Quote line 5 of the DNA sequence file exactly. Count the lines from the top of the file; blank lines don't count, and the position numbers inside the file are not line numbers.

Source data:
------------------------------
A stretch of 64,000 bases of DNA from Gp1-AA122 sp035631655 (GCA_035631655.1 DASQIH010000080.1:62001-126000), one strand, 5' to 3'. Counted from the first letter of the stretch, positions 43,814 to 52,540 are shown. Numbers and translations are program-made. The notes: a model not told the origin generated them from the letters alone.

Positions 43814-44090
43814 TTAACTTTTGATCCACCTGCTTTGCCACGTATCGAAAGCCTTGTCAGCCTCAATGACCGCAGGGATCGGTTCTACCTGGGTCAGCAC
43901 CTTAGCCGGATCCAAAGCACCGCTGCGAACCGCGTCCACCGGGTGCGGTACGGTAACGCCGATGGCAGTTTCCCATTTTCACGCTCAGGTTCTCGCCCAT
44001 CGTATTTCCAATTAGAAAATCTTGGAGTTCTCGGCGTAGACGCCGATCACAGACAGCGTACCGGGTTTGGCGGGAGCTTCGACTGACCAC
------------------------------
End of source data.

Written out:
44001 CGTATTTCCAATTAGAAAATCTTGGAGTTCTCGGCGTAGACGCCGATCACAGACAGCGTACCGGGTTTGGCGGGAGCTTCGACTGACCAC